Chapter # 3 Paragraph # 2 Study # 7
March 19, 2006
12 Then came also publicans to be baptized, and said unto him, Master, what shall we do?
13 And he said unto them, Exact no more than that which is appointed you.
1901 ASV Translation:
12 And there came also publicans to be baptized, and they said unto him, Teacher, what must we do?
13 And he said unto them, Extort no more than that which is appointed you.
- I. Luke's Focus Upon the "Tax Collectors" [9 of 21 uses in the New Testament are found in Luke].
- A. According to Matthew 5:46-47, the "publicans" were commonly understood to be on the lowest rung of "those who do what is right" (i.e., one would never expect it of them) -- see also Matthew 21:31 and Luke 7:34.
- 1. The "system" of tax gathering was "tiered". At the top was a person living in Rome who paid the Roman government a set fee for the legal right to "tax" a defined territory. In the middle was a person who actually lived in the defined territory who oversaw the gathering of the taxes for the person in Rome. At the bottom of the rung was the actual tax-gatherer who did the work of collecting the taxes in the territory. There had to have been a lot of "slop" in the gears because every level was able to profit significantly -- i.e., to "set" the amount of the taxes that were to be collected.
- 2. The potential for enormous abuse was "built-in" and the people who were involved in the process were morally "low-lifes"--so the abuse was "automatic".
- B. Luke's next reference to a publican (after the one in our current study) is in 5:27 where Jesus calls "Levi" to follow Him.
- C. In 7:29 Luke deliberately highlights the "publicans" as among those who "heard Jesus" and "justified God"...with no other specific group identified.
- D. In Luke 18:10-14 we find Luke's clearest declaration of what it takes to be "justified", and he deliberately pits the "Pharisee" against the "publican"...and announces that God will not reject the humble (no matter how bad they have been) and will not accept the proud (no matter how good they have been).
- II. Luke's "Point" in Using the "Tax Collectors".
- A. He says of them that they "came to be baptized".
- 1. This is a declaration that they "embraced" the message of "forgiveness upon repentance".
- 2. This is also a declaration that they "embraced" the message of the "snakiness of man" as the foundation for seeking forgiveness.
- B. He uses them, as a group, because they are the front line of Rome's exercise of the "fang".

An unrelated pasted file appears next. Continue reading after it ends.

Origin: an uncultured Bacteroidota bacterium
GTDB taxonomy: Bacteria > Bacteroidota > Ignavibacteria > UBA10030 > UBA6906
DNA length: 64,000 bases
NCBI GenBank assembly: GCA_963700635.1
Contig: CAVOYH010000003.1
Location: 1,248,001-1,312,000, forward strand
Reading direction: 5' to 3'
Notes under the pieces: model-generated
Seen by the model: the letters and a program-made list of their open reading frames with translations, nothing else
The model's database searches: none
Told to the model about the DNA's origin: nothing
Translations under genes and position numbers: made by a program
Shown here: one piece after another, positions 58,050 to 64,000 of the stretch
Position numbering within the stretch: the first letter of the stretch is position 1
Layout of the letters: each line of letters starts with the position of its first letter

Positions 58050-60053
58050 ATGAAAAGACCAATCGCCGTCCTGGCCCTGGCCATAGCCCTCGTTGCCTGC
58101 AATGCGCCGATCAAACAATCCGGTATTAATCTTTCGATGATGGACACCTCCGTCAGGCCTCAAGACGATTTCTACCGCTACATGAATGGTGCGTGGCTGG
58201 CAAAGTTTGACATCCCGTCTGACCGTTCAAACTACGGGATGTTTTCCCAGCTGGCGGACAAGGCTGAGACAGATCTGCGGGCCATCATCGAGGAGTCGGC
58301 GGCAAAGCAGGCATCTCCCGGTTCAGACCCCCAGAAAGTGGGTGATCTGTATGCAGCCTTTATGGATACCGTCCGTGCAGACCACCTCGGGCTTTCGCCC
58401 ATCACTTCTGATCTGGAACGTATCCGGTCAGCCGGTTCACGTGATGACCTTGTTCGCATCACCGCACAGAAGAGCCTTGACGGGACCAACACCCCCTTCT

- 1. The "snakiness" of man is a doctrine of man's penchant for "life by the fang".
- 2. "Life by the fang" presupposes, and depends heavily upon, the presence of a "poison" that has the ability to destroy.
- 3. Tax monies were the very life blood of Rome's empire...they made all of Rome's exercise of the "fang" possible.
- 4. As the life blood, money represents the "poison" and, for that cause, the tax collectors became living representatives of the "poison of the fangs".
- a. Technically, it is not "money" that "poisons" men; it is, rather, men's attitude toward money.
- b. It is man's attitude toward money that gives "snakes" the power to dominate. [In the early days of the abortion wars, protestors made a big deal out of being willing to go to jail for a few days -- temporarily frustrating the opposition -- but it was not long before suits were put into place that took "money" away from the protestors -- and the impact was pretty swift.]
- c. Thus, the "poison" of Rome was the universal bondage of man to the impression of the power of money.
- C. He highlights them because he intends to unveil the idolatry of covetousness.
- 1. Those closest to the poison are the most aware of the power it contains.
- a. It is not the "taxed" who are most aware: they simply gripe about having their money taken away from them, being completely unaware that their griping is a manifestation of how poisoned they are.
- b. It is the "tax-ers" who "understand" because they see, all day every day, just how powerful money is in its grip on people.
- 2. Those who are most aware are also those who have been most deeply poisoned by it.
- 3. Those most deeply poisoned are often those who see with the greatest clarity just how wicked it is for people to be "poisoned"...thus generating "repentance" as a means of escape.
- D. He records John's command: "Do nothing more than what has been appointed to you."
- 1. John does not command them to forsake their jobs.
- 2. John does command them to do their jobs as it has been "appointed" to them.
- a. This means establishing a legitimate value of the taxable item(s).
- b. This means scaling back one's own appetite for wealth. [Illustration: tree cutters and stump removers who decided to gouge when the hurricanes came. They could have grown both wealthy and retained their good reputations, but they decided to simply grow extremely wealthy.]